Hannibal’s interim Superintendent of Schools believes the district will soon be “in good shape” with the state’s recommendations to fix problems found in an audit.
The audit from the Office of the State Comptroller asked two questions: Did the district have procedures to make sure it was buying goods and services in the least expensive way, and did it have adequate control of its fuel inventories?
Both answers came back: No.
Here’s what the audit said in its summary:
We found that District of?cials did not ensure that goods and services were purchased in the most economical manner. The District did not seek competitive bids, as required by General Municipal Law (GML), for two of 10 purchases totaling $57,500, or obtain the required number of written or verbal quotes for purchases under the bidding threshold, as required by guidelines issued by the SBA, for ?ve of 21 purchases totaling $18,344. The District also paid four of seven professional service providers a total of $183,600 without soliciting requests for proposals. District of?cials did not always comply with GML requirements because the District’s purchasing policy does not identify dollar amounts for bidding thresholds, and does not specify how to procure goods and services that do not require formal bids, such as purchases under the bidding threshold and professional services.
District of?cials should improve controls over gasoline and diesel fuel inventory. The District could not account for 3,123 gallons of fuel valued at $6,739 because the District has not established policies and procedures to effectively control these inventories. Speci?cally, the District did not adequately limit access to fuel pumps, maintain perpetual inventory records, or reconcile various usage logs to physical inventory levels. As a result, District of?cials lack assurance that District fuel is used only for District vehicles.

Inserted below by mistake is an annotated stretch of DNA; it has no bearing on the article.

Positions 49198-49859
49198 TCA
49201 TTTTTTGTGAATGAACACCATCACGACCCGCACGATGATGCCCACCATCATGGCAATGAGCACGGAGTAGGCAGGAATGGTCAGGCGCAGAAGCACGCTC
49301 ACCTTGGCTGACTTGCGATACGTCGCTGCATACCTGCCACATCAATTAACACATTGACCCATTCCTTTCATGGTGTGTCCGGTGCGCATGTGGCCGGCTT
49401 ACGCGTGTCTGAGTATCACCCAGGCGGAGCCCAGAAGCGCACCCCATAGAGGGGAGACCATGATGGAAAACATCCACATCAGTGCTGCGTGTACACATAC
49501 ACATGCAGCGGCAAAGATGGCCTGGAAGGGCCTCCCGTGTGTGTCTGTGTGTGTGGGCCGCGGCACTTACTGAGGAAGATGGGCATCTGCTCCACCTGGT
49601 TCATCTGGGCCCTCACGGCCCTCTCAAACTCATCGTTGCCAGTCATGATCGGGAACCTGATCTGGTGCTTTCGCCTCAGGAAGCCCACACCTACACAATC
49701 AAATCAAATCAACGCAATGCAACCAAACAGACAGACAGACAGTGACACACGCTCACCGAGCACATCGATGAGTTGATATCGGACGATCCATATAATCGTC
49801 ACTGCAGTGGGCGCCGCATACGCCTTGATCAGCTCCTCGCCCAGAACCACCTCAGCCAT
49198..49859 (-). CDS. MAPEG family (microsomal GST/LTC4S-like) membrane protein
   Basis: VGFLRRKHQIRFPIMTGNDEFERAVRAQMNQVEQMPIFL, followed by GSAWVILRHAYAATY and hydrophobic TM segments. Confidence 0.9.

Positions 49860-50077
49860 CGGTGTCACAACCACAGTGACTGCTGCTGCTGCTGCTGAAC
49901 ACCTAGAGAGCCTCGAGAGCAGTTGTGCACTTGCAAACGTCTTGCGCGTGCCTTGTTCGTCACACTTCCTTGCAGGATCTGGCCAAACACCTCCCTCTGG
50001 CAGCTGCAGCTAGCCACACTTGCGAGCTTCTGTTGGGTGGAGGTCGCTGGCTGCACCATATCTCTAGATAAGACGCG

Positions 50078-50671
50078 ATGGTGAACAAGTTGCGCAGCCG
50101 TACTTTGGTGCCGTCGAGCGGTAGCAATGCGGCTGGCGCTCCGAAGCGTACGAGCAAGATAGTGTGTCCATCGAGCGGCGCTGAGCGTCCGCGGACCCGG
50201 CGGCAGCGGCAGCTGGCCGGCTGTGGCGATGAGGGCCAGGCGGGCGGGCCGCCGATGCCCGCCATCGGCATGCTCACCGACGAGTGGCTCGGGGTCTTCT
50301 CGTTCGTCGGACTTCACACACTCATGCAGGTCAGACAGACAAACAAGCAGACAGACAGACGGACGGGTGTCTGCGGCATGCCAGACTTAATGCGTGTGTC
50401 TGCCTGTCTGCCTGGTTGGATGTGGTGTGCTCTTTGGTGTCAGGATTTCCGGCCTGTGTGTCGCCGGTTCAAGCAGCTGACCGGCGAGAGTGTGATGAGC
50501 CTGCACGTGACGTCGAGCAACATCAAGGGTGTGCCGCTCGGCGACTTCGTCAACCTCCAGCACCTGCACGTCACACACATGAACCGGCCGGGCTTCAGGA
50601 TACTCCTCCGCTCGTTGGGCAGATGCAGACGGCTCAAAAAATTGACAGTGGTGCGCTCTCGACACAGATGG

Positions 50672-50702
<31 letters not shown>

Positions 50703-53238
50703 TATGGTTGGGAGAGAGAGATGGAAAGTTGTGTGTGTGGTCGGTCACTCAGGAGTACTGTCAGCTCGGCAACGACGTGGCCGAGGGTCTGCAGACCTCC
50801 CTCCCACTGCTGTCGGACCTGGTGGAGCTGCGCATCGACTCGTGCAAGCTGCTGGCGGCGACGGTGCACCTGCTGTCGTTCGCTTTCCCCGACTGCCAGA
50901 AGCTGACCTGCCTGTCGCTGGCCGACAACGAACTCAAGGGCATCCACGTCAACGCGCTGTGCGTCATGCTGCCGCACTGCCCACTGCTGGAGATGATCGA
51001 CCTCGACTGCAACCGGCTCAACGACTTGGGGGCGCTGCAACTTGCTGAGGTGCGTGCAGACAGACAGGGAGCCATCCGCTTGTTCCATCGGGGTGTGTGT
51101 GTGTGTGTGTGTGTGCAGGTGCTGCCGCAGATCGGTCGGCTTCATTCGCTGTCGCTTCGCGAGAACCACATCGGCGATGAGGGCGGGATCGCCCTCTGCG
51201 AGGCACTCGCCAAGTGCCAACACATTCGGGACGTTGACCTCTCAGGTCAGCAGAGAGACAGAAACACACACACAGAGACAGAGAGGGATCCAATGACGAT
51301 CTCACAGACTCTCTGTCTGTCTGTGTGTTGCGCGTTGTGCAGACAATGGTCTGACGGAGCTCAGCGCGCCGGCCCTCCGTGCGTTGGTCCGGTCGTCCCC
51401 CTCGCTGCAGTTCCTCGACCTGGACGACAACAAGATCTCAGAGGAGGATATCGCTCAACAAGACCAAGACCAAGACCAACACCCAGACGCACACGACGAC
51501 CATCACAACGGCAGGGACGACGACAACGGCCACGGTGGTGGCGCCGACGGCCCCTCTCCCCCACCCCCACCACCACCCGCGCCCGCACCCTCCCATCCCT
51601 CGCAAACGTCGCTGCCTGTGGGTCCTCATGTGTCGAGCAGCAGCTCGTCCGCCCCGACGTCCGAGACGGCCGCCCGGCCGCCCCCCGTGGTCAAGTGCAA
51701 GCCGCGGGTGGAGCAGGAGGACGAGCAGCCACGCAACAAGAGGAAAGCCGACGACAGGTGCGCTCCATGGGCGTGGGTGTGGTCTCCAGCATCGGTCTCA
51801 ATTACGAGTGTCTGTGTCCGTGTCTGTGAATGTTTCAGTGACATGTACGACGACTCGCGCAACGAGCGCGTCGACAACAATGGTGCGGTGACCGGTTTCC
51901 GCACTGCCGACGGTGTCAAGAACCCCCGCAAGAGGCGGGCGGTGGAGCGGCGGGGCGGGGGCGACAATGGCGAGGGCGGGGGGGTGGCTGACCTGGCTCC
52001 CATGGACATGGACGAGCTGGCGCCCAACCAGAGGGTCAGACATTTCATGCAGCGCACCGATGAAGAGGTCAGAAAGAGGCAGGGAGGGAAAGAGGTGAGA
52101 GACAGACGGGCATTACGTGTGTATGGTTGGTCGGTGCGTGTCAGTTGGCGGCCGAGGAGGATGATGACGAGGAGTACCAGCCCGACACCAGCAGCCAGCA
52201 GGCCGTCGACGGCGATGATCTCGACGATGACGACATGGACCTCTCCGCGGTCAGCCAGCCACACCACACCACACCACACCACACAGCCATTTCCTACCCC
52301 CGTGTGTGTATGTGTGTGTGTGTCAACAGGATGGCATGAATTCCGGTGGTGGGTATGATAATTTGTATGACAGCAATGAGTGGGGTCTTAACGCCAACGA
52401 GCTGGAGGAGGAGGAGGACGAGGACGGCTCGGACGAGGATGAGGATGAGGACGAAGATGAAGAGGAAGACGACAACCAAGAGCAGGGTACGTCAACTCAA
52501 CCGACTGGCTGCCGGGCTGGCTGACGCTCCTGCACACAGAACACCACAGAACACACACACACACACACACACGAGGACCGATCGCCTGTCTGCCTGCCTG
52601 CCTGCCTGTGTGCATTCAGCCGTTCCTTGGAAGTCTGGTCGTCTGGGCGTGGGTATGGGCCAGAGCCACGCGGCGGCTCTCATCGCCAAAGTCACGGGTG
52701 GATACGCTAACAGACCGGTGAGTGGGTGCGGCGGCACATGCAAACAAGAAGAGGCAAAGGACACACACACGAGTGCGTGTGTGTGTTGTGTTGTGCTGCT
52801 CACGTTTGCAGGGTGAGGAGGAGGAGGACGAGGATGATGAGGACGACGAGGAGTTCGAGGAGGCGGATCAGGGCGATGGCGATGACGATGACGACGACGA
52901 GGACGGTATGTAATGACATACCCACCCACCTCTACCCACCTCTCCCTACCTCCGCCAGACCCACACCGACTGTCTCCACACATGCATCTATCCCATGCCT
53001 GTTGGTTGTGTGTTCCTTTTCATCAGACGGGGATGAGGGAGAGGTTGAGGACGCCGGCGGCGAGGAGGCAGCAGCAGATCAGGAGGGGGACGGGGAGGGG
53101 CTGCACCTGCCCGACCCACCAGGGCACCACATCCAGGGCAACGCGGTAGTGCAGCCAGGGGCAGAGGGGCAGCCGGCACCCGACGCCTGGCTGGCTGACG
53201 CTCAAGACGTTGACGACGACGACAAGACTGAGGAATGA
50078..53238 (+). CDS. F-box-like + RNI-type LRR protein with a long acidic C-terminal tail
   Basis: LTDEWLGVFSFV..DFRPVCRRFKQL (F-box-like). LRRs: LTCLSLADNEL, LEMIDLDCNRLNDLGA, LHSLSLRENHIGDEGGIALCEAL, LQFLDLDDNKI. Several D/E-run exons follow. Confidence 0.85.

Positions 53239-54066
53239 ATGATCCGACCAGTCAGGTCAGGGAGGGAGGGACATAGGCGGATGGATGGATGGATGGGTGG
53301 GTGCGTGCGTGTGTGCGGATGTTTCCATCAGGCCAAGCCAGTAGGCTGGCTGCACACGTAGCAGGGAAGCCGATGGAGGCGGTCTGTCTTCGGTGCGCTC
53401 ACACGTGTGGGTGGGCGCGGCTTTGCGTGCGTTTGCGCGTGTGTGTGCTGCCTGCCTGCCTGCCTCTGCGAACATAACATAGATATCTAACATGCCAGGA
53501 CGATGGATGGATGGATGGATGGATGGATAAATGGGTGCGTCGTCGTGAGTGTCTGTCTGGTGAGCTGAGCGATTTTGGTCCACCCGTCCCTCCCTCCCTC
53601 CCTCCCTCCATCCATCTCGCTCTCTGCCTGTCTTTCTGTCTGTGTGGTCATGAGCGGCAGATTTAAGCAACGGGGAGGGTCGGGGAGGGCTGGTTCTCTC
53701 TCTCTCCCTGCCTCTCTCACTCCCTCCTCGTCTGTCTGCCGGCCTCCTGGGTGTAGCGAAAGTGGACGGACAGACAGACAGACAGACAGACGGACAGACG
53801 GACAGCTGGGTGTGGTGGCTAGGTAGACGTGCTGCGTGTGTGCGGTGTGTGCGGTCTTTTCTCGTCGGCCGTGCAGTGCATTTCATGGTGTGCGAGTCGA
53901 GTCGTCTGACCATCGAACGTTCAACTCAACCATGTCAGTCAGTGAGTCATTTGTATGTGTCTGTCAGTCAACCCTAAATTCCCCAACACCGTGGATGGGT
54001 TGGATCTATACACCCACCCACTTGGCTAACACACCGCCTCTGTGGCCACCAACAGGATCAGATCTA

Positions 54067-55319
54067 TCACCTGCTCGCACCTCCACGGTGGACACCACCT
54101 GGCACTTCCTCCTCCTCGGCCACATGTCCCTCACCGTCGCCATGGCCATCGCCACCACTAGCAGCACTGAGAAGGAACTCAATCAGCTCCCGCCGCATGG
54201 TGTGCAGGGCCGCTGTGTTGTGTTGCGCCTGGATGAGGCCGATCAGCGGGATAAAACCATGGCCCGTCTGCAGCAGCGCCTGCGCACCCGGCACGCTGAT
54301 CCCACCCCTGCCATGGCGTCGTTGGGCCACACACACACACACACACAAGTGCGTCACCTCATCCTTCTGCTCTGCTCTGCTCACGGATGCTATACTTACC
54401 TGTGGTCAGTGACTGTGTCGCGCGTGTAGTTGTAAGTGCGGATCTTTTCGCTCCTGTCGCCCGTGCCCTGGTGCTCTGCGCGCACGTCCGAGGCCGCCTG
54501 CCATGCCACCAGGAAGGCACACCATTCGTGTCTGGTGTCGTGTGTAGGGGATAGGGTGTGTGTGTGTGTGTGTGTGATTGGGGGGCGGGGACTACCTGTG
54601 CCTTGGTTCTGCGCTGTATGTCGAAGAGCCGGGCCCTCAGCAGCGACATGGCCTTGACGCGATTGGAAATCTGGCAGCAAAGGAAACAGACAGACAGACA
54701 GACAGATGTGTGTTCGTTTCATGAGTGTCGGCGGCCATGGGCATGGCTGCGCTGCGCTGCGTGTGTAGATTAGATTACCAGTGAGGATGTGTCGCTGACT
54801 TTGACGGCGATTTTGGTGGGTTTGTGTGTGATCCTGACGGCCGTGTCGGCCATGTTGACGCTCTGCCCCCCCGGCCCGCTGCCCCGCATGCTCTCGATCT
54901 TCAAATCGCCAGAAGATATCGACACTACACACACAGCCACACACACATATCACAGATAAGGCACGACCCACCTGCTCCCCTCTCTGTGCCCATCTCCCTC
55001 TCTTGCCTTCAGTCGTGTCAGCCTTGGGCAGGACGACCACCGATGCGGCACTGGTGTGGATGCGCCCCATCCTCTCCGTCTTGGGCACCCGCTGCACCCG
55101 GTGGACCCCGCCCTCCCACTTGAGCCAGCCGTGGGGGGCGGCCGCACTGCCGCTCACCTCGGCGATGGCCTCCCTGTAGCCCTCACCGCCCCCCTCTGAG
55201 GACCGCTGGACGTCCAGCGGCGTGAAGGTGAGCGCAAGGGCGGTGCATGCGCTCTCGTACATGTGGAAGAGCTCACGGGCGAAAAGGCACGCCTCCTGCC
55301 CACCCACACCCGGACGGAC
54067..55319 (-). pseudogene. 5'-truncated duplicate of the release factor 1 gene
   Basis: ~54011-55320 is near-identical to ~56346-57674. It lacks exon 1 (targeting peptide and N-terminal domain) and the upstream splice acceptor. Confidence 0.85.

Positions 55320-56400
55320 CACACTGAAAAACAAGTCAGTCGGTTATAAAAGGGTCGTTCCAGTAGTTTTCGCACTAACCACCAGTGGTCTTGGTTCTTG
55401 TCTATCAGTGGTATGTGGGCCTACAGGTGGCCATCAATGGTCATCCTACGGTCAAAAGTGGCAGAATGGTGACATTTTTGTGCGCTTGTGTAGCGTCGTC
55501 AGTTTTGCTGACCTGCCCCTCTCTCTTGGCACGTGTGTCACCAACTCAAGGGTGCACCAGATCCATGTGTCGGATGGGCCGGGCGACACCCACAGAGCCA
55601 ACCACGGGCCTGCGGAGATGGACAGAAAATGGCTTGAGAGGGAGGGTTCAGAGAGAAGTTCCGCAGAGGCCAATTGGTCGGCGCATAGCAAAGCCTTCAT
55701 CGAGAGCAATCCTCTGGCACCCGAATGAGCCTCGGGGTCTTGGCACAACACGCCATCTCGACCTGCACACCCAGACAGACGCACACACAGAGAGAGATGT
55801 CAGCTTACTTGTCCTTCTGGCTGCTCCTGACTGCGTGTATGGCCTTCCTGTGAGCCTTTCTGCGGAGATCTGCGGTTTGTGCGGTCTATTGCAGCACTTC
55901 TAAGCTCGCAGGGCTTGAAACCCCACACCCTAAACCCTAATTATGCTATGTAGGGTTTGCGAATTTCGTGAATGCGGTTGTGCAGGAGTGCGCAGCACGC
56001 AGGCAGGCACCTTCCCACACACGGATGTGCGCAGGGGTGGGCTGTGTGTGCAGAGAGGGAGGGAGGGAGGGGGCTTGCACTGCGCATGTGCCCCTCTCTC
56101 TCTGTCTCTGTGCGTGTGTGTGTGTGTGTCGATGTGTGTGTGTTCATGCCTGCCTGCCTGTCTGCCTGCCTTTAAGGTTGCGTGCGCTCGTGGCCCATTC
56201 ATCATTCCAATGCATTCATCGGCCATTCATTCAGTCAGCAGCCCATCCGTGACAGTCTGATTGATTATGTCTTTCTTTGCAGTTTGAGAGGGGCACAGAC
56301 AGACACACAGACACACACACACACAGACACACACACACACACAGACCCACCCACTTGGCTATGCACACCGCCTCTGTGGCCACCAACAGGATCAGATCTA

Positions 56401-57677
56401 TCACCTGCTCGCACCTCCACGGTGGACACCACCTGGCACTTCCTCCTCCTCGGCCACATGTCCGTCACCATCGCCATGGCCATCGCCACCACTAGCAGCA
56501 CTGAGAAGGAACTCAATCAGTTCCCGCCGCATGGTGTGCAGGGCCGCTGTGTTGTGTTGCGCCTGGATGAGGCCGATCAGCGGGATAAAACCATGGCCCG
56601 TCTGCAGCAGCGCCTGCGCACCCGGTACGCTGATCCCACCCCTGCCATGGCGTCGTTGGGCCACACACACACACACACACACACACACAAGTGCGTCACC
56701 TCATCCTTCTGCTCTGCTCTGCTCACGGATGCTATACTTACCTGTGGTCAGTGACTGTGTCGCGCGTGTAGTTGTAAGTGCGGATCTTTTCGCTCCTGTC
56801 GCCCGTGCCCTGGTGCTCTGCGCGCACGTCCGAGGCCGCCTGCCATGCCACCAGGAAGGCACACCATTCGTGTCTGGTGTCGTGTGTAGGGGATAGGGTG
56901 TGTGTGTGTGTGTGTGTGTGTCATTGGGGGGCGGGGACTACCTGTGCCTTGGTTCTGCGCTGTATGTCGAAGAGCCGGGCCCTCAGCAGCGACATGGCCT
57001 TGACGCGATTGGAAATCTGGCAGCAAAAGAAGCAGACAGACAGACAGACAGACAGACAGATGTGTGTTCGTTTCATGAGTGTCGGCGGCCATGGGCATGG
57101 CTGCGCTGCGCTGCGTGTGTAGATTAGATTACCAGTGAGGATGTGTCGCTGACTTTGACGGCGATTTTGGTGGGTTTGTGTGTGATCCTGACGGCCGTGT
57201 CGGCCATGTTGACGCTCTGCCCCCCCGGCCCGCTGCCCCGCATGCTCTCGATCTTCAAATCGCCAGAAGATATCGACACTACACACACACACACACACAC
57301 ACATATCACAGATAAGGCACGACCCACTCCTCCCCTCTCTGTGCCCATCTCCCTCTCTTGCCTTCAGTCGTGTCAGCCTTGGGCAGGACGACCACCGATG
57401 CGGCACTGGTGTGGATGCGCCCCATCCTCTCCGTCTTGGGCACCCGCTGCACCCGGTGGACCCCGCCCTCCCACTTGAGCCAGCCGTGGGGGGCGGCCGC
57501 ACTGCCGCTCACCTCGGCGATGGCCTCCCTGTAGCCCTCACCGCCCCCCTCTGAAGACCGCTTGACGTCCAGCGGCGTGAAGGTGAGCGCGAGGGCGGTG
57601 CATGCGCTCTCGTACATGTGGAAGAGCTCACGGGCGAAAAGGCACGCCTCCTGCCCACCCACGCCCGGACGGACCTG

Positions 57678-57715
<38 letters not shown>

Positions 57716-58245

You can read the full audit, here.
In its written response, then-Superintendent Mike DiFabio took issue with the audit’s finding that a ceramics kiln should have been b0ught through competitive bidding. He said that bids had been sought during the technical assessment of the kiln and that once the lowest-cost kiln that met the school’s technical specifications was met, the district went to a local distributor for the purchase.
He also defended not seeking competitive bids for obtaining a sewer line cleaning service. The Comptroller’s office said it found two other potential local vendors simply by searching the internet. But DiFabio wrote that a further check would have shown that the two other vendors no longer offered the service, so the district was right to proceed without seeking bids, even though it had not performed a similar search for potential vendors.
But the district did not argue with the key findings: That it does not have a policy that spells out how goods and services are to be purchases if the cost falls under the threshold for competitive bidding, and that it does not have an accurate way to track the use of district-purchased fuel.
In the letter, DiFabio promised to have new policies in place by September 15 and to solve the fuel pump issue by October 1.
The job fell to new Superintendent Pete Backus, who is serving for one year while the Board of Education conducts a search for a permanent Superintendent.
He told the Board of Education recently that district business official Nancy Henner would have policies ready to be reviewed at the board’s September meeting.
He said a new fuel pump has been ordered and a system for tracking use will be in place in time to meet the district’s promise to the state.
“We will be in good shape for these three recommendations,” he said.